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Waves Motion

  • Thread starter ubiquinone
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Hi there, I'm trying to teach myself some concepts involving waves. I tried a problem from an old physics exercise book, but I am having difficulty in getting the correct answer. I was wondering if someone can please point me into the right direction or show me a link where I can read more about this kind of stuff. Thank You!

Question: A string, fixed at both ends, oscillates at its fundamental frequency. The length of the string is [tex]60.0cm[/tex], the speed of the wave is [tex]140m/s[/tex], and the maximum displacement of a point at the middle of the string is [tex]1.40mm[/tex] and occurs at [tex]t=0.00s[/tex]. Calculate the displacement of the string at [tex]x=20.0cm[/tex] and [tex]t=0.0380s[/tex].

I think the general equation of a wave is [tex]y=A\cos(kx+\omega t-\phi)[/tex], where [tex]A[/tex] is the amplitude, [tex]k=\frac{2\pi}{\lambda}[/tex], [tex]\omega = 2\pi f[/tex] and [tex]\phi = \frac{2\pi\times\text{phaseshift}}{\lambda}[/tex]
 

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Does anyone happen to know how to do this?
 
jtbell
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I think the general equation of a wave is [tex]y=A\cos(kx+\omega t-\phi)[/tex]
This is for a traveling wave. Your question is about a standing wave. If your book doesn't discuss standing waves, first try a Google search for "standing wave" (with the quotes, to keep the words together).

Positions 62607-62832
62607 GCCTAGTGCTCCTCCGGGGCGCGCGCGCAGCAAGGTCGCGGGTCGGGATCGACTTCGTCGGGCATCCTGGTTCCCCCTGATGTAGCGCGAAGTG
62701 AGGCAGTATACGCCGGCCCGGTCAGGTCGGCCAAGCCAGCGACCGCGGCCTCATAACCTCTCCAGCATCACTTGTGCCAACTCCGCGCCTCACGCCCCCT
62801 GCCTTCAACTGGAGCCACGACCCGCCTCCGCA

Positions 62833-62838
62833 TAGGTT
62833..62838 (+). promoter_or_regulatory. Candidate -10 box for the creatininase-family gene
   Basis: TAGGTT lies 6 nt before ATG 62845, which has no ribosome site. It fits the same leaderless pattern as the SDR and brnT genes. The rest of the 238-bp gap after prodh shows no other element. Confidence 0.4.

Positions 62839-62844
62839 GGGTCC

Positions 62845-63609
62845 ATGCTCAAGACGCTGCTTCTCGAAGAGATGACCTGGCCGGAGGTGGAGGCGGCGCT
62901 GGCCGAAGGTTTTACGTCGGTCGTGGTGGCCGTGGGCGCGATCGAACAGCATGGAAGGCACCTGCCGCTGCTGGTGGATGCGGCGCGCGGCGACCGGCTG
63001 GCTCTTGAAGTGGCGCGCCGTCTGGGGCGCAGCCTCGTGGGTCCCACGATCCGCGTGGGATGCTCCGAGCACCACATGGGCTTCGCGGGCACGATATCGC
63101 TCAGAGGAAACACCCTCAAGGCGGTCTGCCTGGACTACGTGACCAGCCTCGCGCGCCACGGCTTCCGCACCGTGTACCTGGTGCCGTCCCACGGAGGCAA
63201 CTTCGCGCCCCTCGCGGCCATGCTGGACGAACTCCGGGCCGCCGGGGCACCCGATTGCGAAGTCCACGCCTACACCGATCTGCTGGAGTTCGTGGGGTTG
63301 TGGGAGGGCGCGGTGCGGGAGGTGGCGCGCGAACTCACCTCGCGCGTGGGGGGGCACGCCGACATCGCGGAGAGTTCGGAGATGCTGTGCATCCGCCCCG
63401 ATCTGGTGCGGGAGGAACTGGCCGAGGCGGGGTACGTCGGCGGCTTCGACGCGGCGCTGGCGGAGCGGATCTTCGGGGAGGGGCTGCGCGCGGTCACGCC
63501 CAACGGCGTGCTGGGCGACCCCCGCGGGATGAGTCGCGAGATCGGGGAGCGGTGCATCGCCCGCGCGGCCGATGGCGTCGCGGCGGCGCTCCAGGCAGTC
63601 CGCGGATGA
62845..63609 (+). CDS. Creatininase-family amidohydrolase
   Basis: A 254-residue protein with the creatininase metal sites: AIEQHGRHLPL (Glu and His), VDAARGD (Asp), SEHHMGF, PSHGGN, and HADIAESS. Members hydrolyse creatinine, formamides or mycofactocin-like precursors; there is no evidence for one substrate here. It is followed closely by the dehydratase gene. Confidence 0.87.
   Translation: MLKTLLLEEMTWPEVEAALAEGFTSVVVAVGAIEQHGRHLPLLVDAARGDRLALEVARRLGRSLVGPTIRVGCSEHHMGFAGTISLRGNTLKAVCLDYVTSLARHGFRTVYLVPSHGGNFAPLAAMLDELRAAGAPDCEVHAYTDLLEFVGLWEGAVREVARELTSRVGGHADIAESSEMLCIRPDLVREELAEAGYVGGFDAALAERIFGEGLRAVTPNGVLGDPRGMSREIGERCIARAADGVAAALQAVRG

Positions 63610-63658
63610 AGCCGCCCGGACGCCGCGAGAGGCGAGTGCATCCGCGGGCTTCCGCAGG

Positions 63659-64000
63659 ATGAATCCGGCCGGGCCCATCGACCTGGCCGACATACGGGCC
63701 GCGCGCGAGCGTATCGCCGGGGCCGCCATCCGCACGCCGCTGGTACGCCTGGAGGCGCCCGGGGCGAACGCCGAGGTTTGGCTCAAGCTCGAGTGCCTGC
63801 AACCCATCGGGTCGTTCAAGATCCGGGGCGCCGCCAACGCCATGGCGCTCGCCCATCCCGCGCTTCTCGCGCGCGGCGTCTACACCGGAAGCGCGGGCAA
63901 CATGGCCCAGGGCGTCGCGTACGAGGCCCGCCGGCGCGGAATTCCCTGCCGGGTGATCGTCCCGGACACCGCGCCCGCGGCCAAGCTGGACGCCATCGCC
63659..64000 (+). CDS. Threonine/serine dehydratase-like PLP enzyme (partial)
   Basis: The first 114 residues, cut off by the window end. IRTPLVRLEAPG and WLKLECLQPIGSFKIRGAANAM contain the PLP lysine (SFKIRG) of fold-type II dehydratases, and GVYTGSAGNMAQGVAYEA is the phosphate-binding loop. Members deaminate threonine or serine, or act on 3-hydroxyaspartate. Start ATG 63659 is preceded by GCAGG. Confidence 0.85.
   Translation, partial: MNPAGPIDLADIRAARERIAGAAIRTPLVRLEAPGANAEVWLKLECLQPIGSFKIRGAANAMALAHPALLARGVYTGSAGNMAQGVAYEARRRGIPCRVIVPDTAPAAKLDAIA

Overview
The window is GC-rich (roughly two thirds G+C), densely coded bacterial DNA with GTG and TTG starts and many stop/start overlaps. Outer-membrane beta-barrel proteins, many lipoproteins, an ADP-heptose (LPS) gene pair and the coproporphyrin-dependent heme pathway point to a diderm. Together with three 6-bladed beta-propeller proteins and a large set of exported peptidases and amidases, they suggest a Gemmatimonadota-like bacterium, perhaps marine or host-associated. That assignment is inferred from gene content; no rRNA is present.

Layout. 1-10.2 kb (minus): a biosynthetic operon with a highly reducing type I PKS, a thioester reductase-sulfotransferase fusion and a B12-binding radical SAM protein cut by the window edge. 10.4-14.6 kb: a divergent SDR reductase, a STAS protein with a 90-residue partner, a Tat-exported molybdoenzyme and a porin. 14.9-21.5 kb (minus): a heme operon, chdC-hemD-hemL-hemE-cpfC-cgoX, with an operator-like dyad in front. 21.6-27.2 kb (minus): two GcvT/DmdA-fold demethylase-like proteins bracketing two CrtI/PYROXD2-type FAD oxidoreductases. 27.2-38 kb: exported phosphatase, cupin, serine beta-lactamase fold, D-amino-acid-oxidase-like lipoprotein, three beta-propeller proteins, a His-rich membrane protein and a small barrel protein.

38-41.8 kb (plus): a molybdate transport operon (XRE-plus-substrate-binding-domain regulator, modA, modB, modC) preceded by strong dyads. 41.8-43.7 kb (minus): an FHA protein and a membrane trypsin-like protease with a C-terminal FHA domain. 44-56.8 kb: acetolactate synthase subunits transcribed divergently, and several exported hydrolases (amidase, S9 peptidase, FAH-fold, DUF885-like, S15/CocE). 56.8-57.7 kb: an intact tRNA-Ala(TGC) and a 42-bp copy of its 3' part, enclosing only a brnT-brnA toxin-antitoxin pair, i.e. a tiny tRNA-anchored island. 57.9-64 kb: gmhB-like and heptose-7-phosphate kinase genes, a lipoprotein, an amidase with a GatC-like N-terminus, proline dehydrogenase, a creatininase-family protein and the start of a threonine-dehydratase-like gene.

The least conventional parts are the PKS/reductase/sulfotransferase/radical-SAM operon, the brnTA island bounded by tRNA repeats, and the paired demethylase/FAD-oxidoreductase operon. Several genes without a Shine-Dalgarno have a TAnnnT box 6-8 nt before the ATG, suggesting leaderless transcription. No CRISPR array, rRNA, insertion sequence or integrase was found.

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Hi jtbell! Thank you very much for replying to my question. I read up some more information regarding standing waves from a few resource sites. Particularly I learned alot more about their properties from here:
http://hyperphysics.phy-astr.gsu.edu/hbase/waves/standw.html and
http://hyperphysics.phy-astr.gsu.edu/hbase/waves/standw.html#c4
However, I've still not figured out how to solve this problem. May you please offer me with another hint on how to solve this problem? I'm willing to try. Thank you again!
 
BobG
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Try this link instead: http://www.cord.edu/dept/physics/p128/lecture99_35.html [Broken]
 
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Well, a standing wave is just a traveling wave + its reflection. When two waves encounter one another, the resultant wave is just the sum of the two waves. For instance, the equation for a standing wave that occurs between a sound source and a wall is the result of adding the first wave to the reflected wave.

The equation for a standing wave on a string is given by doing the same thing with a wave and its reflection. Since both ends of the string are fixed, the displacement is always zero at those end points. If you can figure out how a wave is reflected from a hard boundary (it is phase-shifted 180 degrees (pi radians)) you'll know which two wave equations to add together.
 
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Hi I tried the problem again and I hope someone could please check over my work. Thank You!

The equation for a standing wave: [tex]\displaystyle y(x,t)=[2y_m\sin(kx)]\cos(\omega t)[/tex]
Since [tex]\frac{1}{2}\lambda=L\Leftrightarrow \lambda =2L[/tex]
Thus, [tex]k=\frac{2\pi}{\lambda}=\frac{2\pi}{2 L}=\frac{\pi}{L}[/tex]
Also, [tex]v=f\lambda\Leftrightarrow f=\frac{v}{\lambda}[/tex]
Therefore, [tex]\omega= 2\pi f=\frac{2\pi v}{\lambda}=\frac{2\pi v}{2L}=\frac{\pi v}{L}[/tex]
The standing wave equation could then be expressed as:
[tex]\displaystyle y=(x,t)=\left[2y_m\sin\left[\left(\frac{\pi}{L}x\right)\right]\cos\left(\frac{\pi v}{L}t\right)[/tex]
When [tex]x=30 cm[/tex] and at time, [tex]t=0[/tex],
[tex]\displaystyle y(30,0)=\left [ 2y_m\sin\left(\frac{30\pi}{60}\right )\right ]\cos(0)=1.40mm[/tex]
Solving for [tex]y_m[/tex]: [tex]\displaystyle y_m\sin\left(\frac{\pi}{2}\right)=0.7\Leftrightarrow y_m=0.7mm[/tex]
When [tex]x=20 cm[/tex] and at time [tex]t=0.0380s[/tex] and substituting [tex]y_m=0.7mm[/tex], we get
[tex]\displaystyle y(20,0.0380)=\left [ 2(0.7mm)\sin\left(\frac{20\pi}{60}\right )\right ]\cos\left(\frac{\pi\times 140m/s}{0.60m}(0.0380s)\right )[/tex]
We have [tex]\displaystyle y(20,0.0380) = -1.107mm\approx -1.11mm[/tex]
 

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